Gammon

Gammon is the lower part of a side of bacon. The difference between gammon and ham is that a gammon is the hind leg cut off square after curing and ham is the hind leg cut off round before curing. It is then cured separately.

A whole gammon weighs about 12 pounds and is usually divided into smaller cuts. The whole gammon may be simmered in water, stock or cider and then baked in the oven, glazed with brown sugar or honey, stuck with cloves and garnished with pineapple or cherries. It may also be used for the classic English dish of boiled bacon.

To cook gammon, first soak it for at least 6 hours or overnight to remove excess saltiness. If the gammon is un-smoked it will require only 2 hours of soaking. Place the gammon in a large saucepan and cover it with the liquid. Bring it to the boil and simmer for 20 minutes to the pound and 20 minutes over. Allow the gammon to cool in the cooking liquid. When it is cold, remove it from the pan and peel off the skin. If the gammon is to be served without baking, cover the surface with brown breadcrumbs.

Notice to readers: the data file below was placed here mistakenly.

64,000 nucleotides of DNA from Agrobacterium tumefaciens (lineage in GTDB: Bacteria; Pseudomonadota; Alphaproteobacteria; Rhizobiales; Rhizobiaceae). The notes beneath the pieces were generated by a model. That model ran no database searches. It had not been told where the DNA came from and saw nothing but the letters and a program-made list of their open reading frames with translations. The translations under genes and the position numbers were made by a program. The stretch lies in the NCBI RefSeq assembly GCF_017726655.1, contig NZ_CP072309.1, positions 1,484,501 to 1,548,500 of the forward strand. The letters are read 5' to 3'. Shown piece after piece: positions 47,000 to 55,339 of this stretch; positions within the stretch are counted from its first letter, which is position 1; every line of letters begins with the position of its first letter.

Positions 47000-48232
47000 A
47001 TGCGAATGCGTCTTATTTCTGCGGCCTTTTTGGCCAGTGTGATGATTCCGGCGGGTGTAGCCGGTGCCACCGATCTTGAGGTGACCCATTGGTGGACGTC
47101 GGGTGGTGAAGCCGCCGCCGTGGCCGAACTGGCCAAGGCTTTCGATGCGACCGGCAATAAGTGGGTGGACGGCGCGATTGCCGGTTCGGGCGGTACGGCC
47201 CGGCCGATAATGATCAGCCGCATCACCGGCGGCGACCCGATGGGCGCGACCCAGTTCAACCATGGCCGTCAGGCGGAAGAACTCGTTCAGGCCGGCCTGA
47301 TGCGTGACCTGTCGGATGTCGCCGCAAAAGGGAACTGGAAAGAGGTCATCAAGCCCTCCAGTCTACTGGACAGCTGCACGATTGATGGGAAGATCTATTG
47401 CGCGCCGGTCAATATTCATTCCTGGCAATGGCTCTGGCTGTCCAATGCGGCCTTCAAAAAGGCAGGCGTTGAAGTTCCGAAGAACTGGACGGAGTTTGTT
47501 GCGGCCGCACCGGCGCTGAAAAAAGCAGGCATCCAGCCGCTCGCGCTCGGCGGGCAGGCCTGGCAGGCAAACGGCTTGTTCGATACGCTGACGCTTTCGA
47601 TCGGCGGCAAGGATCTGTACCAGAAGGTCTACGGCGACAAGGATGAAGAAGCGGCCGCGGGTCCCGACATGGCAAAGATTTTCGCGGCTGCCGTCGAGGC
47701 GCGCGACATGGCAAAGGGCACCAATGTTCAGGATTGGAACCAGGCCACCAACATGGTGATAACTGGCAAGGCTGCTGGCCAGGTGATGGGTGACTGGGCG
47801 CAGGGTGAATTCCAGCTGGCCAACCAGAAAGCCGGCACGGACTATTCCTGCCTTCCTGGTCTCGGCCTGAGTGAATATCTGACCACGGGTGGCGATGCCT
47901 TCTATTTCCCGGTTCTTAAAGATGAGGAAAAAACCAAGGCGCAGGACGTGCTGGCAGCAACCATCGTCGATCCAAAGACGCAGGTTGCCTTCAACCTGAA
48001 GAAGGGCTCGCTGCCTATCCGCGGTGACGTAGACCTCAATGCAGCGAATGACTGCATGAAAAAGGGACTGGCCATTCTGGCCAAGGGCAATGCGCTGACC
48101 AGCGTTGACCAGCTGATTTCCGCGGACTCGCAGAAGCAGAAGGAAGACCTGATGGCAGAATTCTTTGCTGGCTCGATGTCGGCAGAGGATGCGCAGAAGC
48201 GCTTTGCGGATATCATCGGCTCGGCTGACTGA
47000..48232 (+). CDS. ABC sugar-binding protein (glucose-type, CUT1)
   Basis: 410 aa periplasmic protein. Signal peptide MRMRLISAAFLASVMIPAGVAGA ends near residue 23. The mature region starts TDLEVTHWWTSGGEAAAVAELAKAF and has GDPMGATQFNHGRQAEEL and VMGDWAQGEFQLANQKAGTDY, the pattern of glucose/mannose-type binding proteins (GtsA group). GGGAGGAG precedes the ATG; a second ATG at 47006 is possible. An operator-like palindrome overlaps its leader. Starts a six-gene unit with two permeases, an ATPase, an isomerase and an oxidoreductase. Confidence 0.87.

The whole gammon may also be roasted. After soaking it must be wrapped in aluminium foil or in a flour and water paste before being roasted in the oven preheated to fairly hot 375 °F (Gas Mark 5,190°C) for 20 minutes to the pound and 20 minutes over.

The smaller joints cut from the whole gammon are: middle gammon, which is considered a prime cut and which is suitable for boiling and roasting (thick slices cut from this joint are called gam-mon steaks and are suitable for grilling , frying and poaching); gammon corner, which may be cooked in the same way as middle gammon; gammon slipper, which is a small lean joint suitable for boiling or cooking in a casserole; and gammon knuckle which is the cheapest cut and which is suitable for boiling.

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